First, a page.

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Blue Team Basics - PCAP File Extraction

A few methods of how to carve data out of PCAPs. Whether this be a single analysis of some network traffic or part of a malware analysis lab.

Using Wireshark

Ideal for investigating smaller PCAPs but you tend to see a performance slip off after anything over 800MB.

  1. Run Wireshark / start capturing traffic and minimize.
  2. Browse to http://www.eicar.org/85-0-Download.html
  3. Download the HTTP eicar zip file.
  4. Stop Wireshark after the download has completed.
  5. Filter by 'http' using the BPF format in Wireshark's display filter bar.
  6. Then to extract HTTP objects. [File > Export Objects > HTTP].
  7. Highlight the eicar file and save.
  8. Save the Wireshark capture. [File > Save As > test_eicar.pcap]

Using Bro IDS

A bit more advanced. I found this works very well when investigating larger PCAPs in your environment and can be easily automated. This can be used both OFFLINE 'PCAPS' and ONLINE 'live traffic'.

1.) Install Bro IDS (defaults) [/usr/local/bro]

You could use a Docker instance to get yourself set up ASAP https://github.com/blacktop/docker-bro but the extraction script isn't ready just yet in this release. One to watch.

2.) Enable the 'extract all' script in local.bro [/usr/local/bro/share/bro/local.bro]

@load frameworks/files/extract-all-files

3.) Set new extract default limit in local.bro. Defaults are 25Mb.

For this example the contents we are after are small, its best to be aware of the limits and to set them higher. For a production system you should be careful retaining this much data without consideration of maintenance and clear-down scripts.


redef FileExtract::default_limit = 1000000000;

1000000000 = 1 GByte

4.) Then make sure you deploy the config locally to the single Bro instance.

broctl deploy

5.) Pass the PCAP to Bro to analyse. Run in the directory you wish to extract data to.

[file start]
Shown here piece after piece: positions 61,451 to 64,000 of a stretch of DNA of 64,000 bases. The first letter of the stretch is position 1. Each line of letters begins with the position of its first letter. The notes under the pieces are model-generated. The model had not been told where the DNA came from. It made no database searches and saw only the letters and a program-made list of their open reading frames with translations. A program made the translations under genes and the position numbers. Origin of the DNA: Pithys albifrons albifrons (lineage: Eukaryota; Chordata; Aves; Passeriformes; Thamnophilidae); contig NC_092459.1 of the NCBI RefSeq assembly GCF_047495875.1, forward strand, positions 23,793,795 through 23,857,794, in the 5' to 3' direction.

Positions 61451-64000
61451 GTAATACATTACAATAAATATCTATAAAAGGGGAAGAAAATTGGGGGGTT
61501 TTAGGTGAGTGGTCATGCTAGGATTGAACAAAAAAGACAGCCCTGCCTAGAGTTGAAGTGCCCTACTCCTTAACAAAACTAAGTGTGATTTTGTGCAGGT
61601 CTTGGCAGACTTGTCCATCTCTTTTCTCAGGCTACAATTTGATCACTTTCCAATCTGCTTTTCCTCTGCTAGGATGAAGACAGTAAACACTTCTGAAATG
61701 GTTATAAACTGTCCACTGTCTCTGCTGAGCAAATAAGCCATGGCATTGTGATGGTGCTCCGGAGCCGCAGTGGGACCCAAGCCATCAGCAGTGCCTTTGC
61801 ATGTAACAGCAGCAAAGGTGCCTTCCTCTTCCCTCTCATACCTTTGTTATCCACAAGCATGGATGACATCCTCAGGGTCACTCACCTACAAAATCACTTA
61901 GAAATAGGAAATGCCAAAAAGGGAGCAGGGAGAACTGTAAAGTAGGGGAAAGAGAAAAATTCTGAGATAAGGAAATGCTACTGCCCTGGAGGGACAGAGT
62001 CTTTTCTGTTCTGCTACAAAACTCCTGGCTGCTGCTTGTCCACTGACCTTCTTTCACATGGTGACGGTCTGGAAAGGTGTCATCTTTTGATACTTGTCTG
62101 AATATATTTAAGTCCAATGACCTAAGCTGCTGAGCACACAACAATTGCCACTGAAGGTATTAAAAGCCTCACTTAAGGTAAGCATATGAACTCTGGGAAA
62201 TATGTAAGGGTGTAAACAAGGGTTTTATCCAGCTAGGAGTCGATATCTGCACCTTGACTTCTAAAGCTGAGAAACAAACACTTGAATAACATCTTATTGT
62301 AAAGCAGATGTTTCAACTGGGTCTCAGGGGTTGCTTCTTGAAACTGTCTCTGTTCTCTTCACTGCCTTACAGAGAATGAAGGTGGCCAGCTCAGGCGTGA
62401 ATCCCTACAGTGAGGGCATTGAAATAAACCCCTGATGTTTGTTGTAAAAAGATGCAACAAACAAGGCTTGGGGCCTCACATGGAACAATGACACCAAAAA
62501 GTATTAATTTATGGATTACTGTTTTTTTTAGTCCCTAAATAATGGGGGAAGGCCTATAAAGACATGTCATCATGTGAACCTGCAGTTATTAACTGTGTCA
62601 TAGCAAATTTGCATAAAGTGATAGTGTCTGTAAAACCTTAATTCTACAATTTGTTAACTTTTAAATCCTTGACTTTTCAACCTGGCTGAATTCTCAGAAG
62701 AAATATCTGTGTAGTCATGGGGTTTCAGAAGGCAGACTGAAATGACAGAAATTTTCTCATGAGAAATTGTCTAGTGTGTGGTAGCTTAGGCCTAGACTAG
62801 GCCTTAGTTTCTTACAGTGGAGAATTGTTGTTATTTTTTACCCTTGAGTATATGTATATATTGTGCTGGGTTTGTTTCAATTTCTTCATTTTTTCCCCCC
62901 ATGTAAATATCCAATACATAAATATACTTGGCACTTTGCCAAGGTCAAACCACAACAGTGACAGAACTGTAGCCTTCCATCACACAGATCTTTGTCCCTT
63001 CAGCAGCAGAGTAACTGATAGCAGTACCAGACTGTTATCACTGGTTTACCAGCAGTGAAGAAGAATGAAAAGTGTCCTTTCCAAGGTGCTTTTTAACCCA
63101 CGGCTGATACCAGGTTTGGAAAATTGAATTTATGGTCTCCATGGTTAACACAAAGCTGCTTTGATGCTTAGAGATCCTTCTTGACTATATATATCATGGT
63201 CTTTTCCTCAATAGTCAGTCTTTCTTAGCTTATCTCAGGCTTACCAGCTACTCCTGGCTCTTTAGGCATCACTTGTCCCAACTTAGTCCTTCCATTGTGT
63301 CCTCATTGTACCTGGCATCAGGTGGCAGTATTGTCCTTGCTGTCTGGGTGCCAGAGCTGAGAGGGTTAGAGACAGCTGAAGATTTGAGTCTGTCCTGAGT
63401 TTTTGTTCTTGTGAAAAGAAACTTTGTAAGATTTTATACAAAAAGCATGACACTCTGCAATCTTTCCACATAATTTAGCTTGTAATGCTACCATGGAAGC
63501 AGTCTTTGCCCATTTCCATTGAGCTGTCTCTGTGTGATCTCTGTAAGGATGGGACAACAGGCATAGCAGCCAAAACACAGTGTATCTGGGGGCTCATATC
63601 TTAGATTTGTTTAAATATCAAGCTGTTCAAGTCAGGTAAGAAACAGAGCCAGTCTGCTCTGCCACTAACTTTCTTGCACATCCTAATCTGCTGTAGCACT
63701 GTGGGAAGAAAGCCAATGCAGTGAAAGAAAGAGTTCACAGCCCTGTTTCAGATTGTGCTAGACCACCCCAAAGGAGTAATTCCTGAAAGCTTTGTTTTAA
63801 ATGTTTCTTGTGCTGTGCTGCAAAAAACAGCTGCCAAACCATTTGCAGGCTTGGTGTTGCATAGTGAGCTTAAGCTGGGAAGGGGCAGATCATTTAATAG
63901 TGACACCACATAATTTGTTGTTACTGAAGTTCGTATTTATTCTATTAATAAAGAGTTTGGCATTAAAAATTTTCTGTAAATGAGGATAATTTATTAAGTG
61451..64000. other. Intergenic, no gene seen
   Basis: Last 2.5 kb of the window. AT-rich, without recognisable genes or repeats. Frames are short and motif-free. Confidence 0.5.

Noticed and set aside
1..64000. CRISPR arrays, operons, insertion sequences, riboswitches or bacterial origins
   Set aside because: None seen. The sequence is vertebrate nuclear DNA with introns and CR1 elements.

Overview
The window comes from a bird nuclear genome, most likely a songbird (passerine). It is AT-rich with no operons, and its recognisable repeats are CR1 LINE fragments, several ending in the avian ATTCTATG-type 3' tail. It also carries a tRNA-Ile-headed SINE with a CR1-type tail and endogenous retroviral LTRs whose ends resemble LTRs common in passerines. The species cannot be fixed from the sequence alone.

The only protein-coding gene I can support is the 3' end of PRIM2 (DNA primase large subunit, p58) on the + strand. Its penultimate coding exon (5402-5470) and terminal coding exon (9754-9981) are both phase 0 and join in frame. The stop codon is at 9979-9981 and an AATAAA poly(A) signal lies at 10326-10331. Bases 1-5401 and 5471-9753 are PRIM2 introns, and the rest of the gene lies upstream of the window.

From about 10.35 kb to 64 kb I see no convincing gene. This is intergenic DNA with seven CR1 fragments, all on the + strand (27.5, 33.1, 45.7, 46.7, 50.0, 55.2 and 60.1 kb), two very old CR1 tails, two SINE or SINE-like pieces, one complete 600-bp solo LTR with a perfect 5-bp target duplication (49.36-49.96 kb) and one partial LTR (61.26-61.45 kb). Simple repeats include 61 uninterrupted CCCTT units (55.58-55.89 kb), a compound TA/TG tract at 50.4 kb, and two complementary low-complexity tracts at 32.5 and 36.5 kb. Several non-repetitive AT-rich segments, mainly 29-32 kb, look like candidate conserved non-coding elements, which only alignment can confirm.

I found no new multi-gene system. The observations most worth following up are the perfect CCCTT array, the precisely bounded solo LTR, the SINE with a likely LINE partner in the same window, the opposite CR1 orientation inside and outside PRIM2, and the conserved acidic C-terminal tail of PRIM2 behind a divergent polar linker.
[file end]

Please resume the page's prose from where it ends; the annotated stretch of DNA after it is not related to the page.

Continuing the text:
bro -Cr test_eicar.pcap local.bro "Site::local_nets += { }"

View [files.log] to determine which file is the eicar one, take the unique extraction file name and then extract as below.

Bro extraction limits: https://www.bro.org/sphinx/scripts/base/files/extract/main.bro.html

Using the cloud

A new trend to come out of the community only recently. Pretty certain they'll be using BRo in the backend with added pretty graphs / timelines / charts etc...

CAREFUL CONSIDERATION is needed when using these services. Before you start analyzing packet captures it is important to remember that once analysis has started the information within the packet capture file becomes available to the Internet.

Below. Example of PacketTotal's file extraction.

Using Network Miner

Windows GUI based high performance PCAP analyser from NETRESEC.

Ideal for quick image analysis / painting a picture of events and can even handle large PCAPs. Take note, you have limited performance due to the FREE version at 0.83Mbits/s so it might take a while to churn those larger PCAPs.

Network Miner automatically extracts and dumps the files into folders by IP.

Using either or all, each tool has their benefits and downfalls. Some are handy to have running automatically, others for are geared towards ad-hoc analysis. With so many tools out there its best to pick a few to master. For those hardcore enough custom Python/Scapy scripts will probably be the best.

Further Research